Yes, Poetry Friday is here. Please leave a link to your post here in the comments and I’ll add them to the post throughout the day.

I wasn’t sure what I was going to post for this week’s Poetry Friday. Then a few people sent me their links early and I went and read their posts (and sniffled a little) and was struck with a childhood memory that I had pushed to the back of my mind for over 45 years. I was compelled to try and capture the memory in a poem and then either brave enough or foolish enough to post it here. The poem might upset some people and for that, I apologize.


My friends had fathers
who all were soldiers,
who went off to fight
instead of staying safe, at home.

My mother had a father
who did his part,
and an uncle who enlisted
the day he turned 18.

My grandmother had two brothers
who carried guns to battle, side by side.
One came home without a leg.
One never came home at all

I had a mother who shoved me in the closet
when the men in suits, came to the door

Shush now, don’t tell them
where your father went.

Easy enough.
I didn’t know.

I wish my father had been strong enough,
not of body but of heart,
strong enough to do the right thing,
even if he felt afraid

I wish my father had been someone I could be proud of,
someone who fought for us,
someone who believed his family and his country,
were worth protecting.

I wish my father
had been a soldier.

— Susan Taylor Brown
May 21, 2009

© Susan Taylor Brown, 2009

Leave a link to your Poetry Friday post here in the comments and I’ll add them to the post throughout the day. Please remember I am in California for there may be a slight time delay.

NOTE: Please leave your NAME and a PERMALINK  to your post so that I don’t have to go visit every blog just to do the round-up. Thanks!


I will continue to add to this throughout the day.

We had a lot of original poems this week. I love that poets are sharing original work on the blogs and I thank them all for letting us see these pieces of their work that may or may not ever appear anywhere else.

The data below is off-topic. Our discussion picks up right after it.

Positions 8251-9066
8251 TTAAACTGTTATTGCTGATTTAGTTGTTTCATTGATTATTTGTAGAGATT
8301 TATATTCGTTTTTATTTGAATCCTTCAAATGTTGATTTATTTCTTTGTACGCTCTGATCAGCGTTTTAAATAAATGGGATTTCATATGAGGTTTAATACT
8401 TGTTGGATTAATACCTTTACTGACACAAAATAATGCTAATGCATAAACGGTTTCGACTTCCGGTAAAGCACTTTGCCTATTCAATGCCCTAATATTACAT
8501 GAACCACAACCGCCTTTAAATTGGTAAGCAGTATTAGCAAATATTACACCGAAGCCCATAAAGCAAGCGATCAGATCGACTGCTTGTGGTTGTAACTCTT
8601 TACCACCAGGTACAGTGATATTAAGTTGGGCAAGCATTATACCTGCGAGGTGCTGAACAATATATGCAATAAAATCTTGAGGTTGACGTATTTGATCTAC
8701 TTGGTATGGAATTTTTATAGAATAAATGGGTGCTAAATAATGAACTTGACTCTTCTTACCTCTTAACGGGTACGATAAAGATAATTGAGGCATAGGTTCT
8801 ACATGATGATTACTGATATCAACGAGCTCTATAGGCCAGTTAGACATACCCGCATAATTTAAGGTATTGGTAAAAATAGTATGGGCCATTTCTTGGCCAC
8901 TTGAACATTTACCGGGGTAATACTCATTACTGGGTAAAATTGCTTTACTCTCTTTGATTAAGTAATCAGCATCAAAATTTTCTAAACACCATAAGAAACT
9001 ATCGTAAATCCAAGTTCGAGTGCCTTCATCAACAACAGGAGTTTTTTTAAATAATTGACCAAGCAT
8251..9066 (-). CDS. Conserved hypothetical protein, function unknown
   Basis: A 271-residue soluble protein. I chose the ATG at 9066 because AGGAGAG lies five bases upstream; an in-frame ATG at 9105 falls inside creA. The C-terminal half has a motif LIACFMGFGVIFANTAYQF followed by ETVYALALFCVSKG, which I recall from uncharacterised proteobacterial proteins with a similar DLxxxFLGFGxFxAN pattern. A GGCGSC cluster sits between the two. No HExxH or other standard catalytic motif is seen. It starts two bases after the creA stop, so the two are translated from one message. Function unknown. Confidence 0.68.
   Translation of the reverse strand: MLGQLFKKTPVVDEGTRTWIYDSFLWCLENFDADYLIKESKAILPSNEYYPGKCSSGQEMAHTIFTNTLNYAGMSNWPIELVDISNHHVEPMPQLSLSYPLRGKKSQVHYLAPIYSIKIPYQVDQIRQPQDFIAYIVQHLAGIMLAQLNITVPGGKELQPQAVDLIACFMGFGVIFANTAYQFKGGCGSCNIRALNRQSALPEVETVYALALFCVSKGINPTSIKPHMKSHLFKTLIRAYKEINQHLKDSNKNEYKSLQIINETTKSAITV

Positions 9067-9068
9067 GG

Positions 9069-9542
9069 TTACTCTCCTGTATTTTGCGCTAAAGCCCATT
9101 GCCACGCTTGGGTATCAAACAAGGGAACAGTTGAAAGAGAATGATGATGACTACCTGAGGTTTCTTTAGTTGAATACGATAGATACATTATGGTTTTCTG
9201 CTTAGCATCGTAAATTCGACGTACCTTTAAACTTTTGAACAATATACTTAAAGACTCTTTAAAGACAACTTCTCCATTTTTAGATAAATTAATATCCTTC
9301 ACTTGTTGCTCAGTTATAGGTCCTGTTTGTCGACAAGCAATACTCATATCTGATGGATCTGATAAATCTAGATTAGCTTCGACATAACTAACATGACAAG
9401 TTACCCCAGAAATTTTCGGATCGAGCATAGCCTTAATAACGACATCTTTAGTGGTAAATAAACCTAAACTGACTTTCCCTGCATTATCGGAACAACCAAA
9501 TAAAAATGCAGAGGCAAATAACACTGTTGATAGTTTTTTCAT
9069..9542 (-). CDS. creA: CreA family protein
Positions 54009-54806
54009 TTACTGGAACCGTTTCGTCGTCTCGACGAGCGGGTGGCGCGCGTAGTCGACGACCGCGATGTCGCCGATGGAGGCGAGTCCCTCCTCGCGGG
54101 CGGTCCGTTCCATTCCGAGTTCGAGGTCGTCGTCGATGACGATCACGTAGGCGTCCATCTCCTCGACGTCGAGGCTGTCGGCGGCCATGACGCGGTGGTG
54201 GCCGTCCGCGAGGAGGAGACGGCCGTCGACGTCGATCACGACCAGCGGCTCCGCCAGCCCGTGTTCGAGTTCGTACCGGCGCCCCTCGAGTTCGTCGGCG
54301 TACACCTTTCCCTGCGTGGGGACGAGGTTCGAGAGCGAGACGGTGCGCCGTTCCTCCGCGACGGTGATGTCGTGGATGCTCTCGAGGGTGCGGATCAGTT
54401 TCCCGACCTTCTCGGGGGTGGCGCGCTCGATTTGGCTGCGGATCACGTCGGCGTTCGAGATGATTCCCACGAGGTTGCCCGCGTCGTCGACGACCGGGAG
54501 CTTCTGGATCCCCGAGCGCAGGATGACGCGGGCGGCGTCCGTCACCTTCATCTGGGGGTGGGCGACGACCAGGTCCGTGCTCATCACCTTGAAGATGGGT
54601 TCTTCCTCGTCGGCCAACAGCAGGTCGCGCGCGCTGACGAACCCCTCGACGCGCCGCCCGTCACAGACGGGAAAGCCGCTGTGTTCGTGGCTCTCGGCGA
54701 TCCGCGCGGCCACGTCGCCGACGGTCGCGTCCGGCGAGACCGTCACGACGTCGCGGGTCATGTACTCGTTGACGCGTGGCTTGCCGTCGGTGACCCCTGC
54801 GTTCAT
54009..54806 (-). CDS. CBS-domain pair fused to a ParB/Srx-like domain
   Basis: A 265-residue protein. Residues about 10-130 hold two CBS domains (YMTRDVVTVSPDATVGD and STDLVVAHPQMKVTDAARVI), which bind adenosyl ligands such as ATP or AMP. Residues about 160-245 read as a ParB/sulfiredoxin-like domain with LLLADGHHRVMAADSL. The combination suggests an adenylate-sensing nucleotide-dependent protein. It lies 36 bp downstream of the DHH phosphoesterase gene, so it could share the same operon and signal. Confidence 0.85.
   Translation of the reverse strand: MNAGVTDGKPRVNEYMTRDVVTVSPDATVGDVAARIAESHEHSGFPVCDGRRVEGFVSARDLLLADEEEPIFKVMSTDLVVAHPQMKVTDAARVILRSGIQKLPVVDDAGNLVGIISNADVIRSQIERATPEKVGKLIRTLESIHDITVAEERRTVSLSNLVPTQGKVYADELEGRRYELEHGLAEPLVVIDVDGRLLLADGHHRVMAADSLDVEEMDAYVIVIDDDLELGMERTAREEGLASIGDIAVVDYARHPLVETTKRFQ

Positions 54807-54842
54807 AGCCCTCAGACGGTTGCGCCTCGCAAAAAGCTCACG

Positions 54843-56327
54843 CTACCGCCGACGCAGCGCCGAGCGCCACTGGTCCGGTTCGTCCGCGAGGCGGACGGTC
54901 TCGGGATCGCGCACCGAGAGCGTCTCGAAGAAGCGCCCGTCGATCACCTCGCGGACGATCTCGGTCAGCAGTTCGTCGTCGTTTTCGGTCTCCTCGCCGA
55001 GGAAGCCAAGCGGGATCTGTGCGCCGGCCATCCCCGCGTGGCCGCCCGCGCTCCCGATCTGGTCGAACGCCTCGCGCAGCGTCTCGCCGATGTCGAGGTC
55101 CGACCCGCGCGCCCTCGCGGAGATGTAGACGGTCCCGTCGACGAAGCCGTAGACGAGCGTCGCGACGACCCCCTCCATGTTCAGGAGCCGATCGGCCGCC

I have an original poem about my draft doging father above,

Violet at Book Brew posted her original poem Wisdom of the Scarecrow.

Over at Gotta Book, Greg talks about two of his favorite topics, baseball and poetry, and about a site that mixes them both, including an original poem of his own.

A Wrung Sponge was inspired by it feeling like summer with the neighborhood kids cavorting and posted an original haiku. and Lorie Ann Grover, rgz diva/author has Highlighted, another original haiku.

Kristy Dempsey is in with her own take on hope (a la Dickinson’s feathery version).

There’s an amazing bunch of 15 Words or Less poems–all eggshell-inspired–up today at with Laura Salas.

Irene Latham contributes another original poem in her historical women series, this one about Picasso’s widow Jacqueline.

Mitali Perkins says, “I’m in with a poem about old world parents raising a new world teen — Pathos by 17-year-old Miranda, the third-prize winner from last year’s Fire Escape poetry contest.”

MiaZagora was inspired to rework the words of her nephew into a poem here. (Note, you can’t comment on this poem unless you are a member of the team.)

The theme of loss is strong this week. A husband missing his wife shares his original poem Waiting to Sleep . Another original poem is, Shadow Loss, by Tiel Aisha and Lost is an original poem by Priya Ganesan at Book Crumbs.

Holly Cupala posts a poem she wrote from a workshop with poet Ellen Hopkins.